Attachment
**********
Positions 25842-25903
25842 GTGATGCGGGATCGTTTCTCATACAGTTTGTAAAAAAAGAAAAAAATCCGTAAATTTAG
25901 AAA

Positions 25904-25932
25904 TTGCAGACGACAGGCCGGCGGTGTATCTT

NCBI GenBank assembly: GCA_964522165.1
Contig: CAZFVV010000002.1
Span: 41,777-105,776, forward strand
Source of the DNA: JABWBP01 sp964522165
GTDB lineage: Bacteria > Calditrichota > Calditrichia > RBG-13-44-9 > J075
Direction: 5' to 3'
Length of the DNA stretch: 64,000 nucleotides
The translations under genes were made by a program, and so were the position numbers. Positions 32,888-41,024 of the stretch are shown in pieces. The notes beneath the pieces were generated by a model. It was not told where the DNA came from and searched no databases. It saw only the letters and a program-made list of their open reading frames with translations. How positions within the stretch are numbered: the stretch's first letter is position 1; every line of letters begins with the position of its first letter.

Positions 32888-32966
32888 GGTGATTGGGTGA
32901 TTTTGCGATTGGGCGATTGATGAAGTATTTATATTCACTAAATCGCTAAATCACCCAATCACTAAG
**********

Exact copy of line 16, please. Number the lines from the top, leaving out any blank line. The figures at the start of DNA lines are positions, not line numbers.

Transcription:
32901 TTTTGCGATTGGGCGATTGATGAAGTATTTATATTCACTAAATCGCTAAATCACCCAATCACTAAG